University of Wisconsin–Madison Medical College of Wisconsin

Peripartum Uterine Clostridial Myonecrosis: A Report of Two Fatal Cases

Laura Jacques, MD; Bridget Kelly, MD; John Soehl, MD; Matthew Wagar, MD; Janine Rhoades, MD; Elise S. Cowley, BS; Peter G. Pryde, MD; Abigail Cutler, MD; David Eschenbach, MD

WMJ. 2024;123(3); published online in advance June 3, 2024.

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Introduction: Uterine clostridial myonecrosis is a rare infection associated with a high mortality rate. This report presents 2 cases of maternal mortality resulting from peripartum clostridial myonecrosis of the uterus.

Case Presentation: Case 1 is a 30-year-old woman (nullipara) who presented in labor at term with an intra-amniotic infection and fetal demise. She rapidly developed septic shock, and cesarean hysterectomy was performed for a suspected necrotizing uterine infection later identified to be Clostridium septicum. Case 2 is an adolescent who presented in septic shock following first trimester medication abortion and died during emergent exploratory laparotomy; cultures grew Clostridium sordellii. Both patients expired within 18 hours of hospital admission.

Discussion: Given the rapidly progressive course of clostridial infections, maintaining a high index of suspicion is imperative for ensuring timely diagnosis and effective treatment. Prompt recognition of clinical features associated with clostridial myonecrosis – abdominal pain, tachycardia, leukocytosis and hyponatremia – is essential in preventing mortality. The utilization of point-of-care ultrasound may expedite the diagnosis of uterine myonecrosis. When uterine myonecrosis is suspected, immediate initiation of penicillin-based antibiotics, alongside clindamycin, and aggressive surgical intervention including hysterectomy are essential for ensuring survival. Although the decision to perform a hysterectomy can be challenging, especially in cases involving child-bearing-aged patients, it is a vital step to avert a fatal outcome.

Conclusions: By presenting these cases, we aim to raise awareness of this uncommon, but highly lethal infection to expedite diagnosis and treatment to improve patient outcomes.

Author Affiliations: Department of Obstetrics and Gynecology, University of Wisconsin School of Medicine and Public Health (UWSMPH), Madison, Wisconsin (Jacques, Kelly, Wagar, Rhoades, Cutler); Department of Maternal Fetal Medicine, Women and Infants Hospital, Providence Rhode Island (Soehl); Department of Bacteriology, University of Wisconsin-Madison, Madison, Wisconsin (Cowley); Microbiology Doctoral Training Program, UW-Madison, Madison, Wisconsin (Cowley); Madison Anesthesiology Consultants, Madison, Wisconsin (Pryde); Department of Obstetrics and Gynecology, University of Washington, Seattle, Washington (Eschenbach).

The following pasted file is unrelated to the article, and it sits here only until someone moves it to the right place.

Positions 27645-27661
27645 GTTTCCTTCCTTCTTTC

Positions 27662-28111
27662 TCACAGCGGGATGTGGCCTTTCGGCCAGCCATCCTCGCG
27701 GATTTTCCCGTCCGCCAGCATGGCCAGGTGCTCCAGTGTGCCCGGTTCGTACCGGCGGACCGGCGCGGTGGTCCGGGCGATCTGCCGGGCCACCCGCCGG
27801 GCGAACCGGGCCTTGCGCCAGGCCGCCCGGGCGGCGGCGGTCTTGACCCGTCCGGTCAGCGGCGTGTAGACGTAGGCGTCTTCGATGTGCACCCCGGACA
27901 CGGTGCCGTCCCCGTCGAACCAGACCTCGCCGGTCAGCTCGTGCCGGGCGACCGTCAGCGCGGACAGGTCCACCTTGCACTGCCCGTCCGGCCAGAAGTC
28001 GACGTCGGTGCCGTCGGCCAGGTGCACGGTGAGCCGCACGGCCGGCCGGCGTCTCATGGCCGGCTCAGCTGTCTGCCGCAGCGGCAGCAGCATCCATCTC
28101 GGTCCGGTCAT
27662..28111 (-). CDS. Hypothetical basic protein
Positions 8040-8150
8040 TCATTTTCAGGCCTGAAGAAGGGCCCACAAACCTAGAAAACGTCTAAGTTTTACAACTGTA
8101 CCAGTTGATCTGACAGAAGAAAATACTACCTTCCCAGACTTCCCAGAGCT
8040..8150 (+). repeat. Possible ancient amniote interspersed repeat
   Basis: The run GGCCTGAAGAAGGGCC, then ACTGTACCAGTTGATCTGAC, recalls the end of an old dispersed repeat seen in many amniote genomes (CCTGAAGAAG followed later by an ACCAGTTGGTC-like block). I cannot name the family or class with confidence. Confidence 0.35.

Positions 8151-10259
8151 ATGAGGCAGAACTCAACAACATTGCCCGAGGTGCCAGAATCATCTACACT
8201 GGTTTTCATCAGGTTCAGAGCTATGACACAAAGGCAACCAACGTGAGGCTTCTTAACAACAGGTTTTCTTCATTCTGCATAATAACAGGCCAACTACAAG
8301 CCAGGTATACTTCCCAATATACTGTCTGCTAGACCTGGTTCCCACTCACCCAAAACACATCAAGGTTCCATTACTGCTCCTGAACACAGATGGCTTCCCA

Corresponding Author: Laura Jacques, MD, Department of Obstetrics and Gynecology, University of Wisconsin School of Medicine and Public Health, McConnell Hall, 4th Floor, 1010 Mound St, Madison, WI 53715, email; ORCID ID 0000-0003-2343-8358
Funding/Support: This research did not receive any specific grant from funding agencies in the public, commercial, or not-for-profit sectors. Elise Cowley is a Medical Science Training Program student and was supported by a National Library of Medicine training grant to the Computation and Informatics in Biology and Medicine Training Program (NLM 5T15LM007359) at UW-Madison and in part by MSTP grant T32GM140935.
Financial Disclosures: None declared.
Acknowledgements: The authors thank Amanda Wildenberg and Cassidy Slinger for administrative support and Michael Fritsch, MD, Department of Pathology, UW-Madison, for the photos provided as figures.
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